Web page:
The power problem can be solved by using part of the power output of the engines, to charge the capacitors of pulse lasers and the electromagnets..Especially the thermoelectric power of the neutrons, we don’t want to waste them. But I doubt the energy will be enough though (that’s what I mean difficult)
 
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phinds
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Because pulse lasers are extremely powerful
Which doesn't answer my question. Over the long haul, how do you power the lasers? You admit that the output of the engines won't be enough and of course they couldn't possibly because then you'd be creating power out of nowhere if the engines could power themselves AND drive the rocket. Where does the extra energy come from?
 
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Which doesn't answer my question. Over the long haul, how do you power the lasers? You admit that the output of the engines won't be enough and of course they couldn't possibly because then you'd be creating power out of nowhere if the engines could power themselves AND drive the rocket. Where does the extra energy come from?
Probably an onboard tokamak for power generation, but this means the spacecraft will be bulky, and requires to carry 3 types of fuel, deuterium, helium3 and tritium. Another method is to beam power via lasers from earth, but distance will be a limitation .
 
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Just to be clear here, a missile or a rocket or any type of flying object especially one that aims to travel long distances in space needs to be lightweight and with an engine powerful enough yet at the same time using a fuel or an energy source that is "energy dense"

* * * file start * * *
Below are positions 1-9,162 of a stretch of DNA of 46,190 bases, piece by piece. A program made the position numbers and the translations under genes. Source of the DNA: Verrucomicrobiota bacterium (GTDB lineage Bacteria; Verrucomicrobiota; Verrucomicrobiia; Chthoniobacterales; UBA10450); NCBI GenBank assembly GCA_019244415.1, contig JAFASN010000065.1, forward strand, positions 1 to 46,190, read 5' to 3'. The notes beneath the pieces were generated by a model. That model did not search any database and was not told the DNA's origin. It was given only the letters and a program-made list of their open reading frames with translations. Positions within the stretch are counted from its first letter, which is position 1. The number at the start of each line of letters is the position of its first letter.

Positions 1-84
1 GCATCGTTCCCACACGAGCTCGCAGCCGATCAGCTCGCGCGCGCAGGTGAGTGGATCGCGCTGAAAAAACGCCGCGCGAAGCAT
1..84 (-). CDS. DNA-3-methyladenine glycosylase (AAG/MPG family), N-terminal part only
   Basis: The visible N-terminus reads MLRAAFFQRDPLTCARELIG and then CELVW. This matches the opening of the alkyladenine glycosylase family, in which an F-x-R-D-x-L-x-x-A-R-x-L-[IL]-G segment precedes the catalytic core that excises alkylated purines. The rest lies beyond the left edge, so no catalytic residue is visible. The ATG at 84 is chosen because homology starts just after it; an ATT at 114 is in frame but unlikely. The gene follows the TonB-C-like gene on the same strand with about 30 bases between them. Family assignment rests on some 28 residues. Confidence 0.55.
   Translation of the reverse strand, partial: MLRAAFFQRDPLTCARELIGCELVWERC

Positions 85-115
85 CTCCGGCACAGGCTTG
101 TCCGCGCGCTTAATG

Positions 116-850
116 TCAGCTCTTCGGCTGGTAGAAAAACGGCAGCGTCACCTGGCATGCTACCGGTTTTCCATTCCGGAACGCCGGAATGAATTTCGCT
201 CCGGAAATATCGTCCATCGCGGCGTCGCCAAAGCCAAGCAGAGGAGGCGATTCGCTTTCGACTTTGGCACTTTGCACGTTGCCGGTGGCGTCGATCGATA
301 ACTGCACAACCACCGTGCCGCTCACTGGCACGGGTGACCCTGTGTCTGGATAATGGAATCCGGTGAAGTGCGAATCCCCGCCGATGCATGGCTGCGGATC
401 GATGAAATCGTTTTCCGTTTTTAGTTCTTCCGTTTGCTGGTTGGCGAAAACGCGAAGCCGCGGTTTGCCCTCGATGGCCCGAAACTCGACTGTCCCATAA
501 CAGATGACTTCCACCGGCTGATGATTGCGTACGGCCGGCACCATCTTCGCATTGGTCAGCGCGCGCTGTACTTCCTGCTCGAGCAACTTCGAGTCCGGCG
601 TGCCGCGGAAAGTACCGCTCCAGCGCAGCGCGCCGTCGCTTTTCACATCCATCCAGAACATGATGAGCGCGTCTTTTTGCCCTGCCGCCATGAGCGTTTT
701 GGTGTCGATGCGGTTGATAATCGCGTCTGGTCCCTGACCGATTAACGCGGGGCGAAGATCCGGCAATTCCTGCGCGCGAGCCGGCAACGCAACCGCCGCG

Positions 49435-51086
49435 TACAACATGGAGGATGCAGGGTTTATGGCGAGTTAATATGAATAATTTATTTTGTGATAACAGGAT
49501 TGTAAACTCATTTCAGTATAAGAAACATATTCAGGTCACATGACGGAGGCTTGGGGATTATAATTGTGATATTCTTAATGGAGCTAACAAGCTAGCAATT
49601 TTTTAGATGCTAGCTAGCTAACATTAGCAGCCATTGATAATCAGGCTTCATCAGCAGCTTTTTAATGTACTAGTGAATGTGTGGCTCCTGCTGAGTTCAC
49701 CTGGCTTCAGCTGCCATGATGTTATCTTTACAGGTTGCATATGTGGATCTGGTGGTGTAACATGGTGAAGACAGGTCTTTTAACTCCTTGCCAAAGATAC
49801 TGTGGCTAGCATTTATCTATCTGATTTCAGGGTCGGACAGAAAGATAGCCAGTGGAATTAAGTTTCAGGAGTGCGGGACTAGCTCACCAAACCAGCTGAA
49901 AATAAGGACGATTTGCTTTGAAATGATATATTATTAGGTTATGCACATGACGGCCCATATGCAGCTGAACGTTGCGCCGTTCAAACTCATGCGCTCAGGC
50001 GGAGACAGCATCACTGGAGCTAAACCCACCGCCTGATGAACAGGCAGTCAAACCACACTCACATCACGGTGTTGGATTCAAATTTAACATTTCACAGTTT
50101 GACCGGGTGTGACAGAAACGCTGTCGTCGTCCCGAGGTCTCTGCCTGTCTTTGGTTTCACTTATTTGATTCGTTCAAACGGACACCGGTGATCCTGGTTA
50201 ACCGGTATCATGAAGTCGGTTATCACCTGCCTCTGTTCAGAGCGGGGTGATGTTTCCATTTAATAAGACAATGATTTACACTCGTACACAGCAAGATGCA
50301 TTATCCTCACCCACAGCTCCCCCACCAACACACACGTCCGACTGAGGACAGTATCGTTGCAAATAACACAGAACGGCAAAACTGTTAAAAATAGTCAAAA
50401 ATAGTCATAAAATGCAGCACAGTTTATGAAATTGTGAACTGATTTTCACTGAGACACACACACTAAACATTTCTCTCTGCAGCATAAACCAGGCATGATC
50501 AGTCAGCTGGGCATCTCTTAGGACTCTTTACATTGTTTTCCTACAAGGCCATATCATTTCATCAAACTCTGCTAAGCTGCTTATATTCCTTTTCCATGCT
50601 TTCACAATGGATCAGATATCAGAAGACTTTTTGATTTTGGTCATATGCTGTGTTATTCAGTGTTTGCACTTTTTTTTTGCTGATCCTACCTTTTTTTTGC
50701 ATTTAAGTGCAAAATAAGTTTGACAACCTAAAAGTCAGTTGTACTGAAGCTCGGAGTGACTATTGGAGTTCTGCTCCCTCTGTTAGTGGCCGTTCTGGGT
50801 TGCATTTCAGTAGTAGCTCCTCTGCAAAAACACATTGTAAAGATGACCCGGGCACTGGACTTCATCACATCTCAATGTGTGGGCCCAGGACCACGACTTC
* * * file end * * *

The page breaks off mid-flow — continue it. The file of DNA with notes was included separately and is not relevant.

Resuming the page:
By energy dense I mean a fuel for example that has alot of potential energy for a given weight aka power to weight ratio.

A tokamak , at least the current ones are very energy/mass ineffective by this I mean the structure and cooling and all the auxiliary stuff required weighs ALOT, but the power density is rather low, that is because the plasma density that can be achieved (proposed) is also rather low. It may work for earthly commercial power goals but definitely not for space , at least not for now.
for example Iter toroidal D shaped magnets used to confine the plasma weight about 310 tons each and there are 18 of them, the central magnet used to induce current in the plasma weighs even more.
The whole structure weighs 1000's of tons.
https://www.iter.org/mach/Magnets


Also forget about the laser fusion experiment, it's just a way for the US to test fusion physics and also simulate H bomb behavior (possibly)
To get any commercial net power one needs a fusion reactor with sufficient plasma volume/density and sufficient burn time (the time in which enough fusion events take place so that the energy given out by plasma is enough to self heat the plasma as well as provide extra net energy)
The small pellet needs to be reinserted every time after it has been imploded which takes time, then the lasers are only 20 something % efficient so enormous amounts of electricity are spent and they can't be recovered.

If this all was so easy as you @Xforce make it sound then Greta Thunberg would have never been allowed into the UN to speak because there would be nothing to speak about as our energy/waste problem would be solved.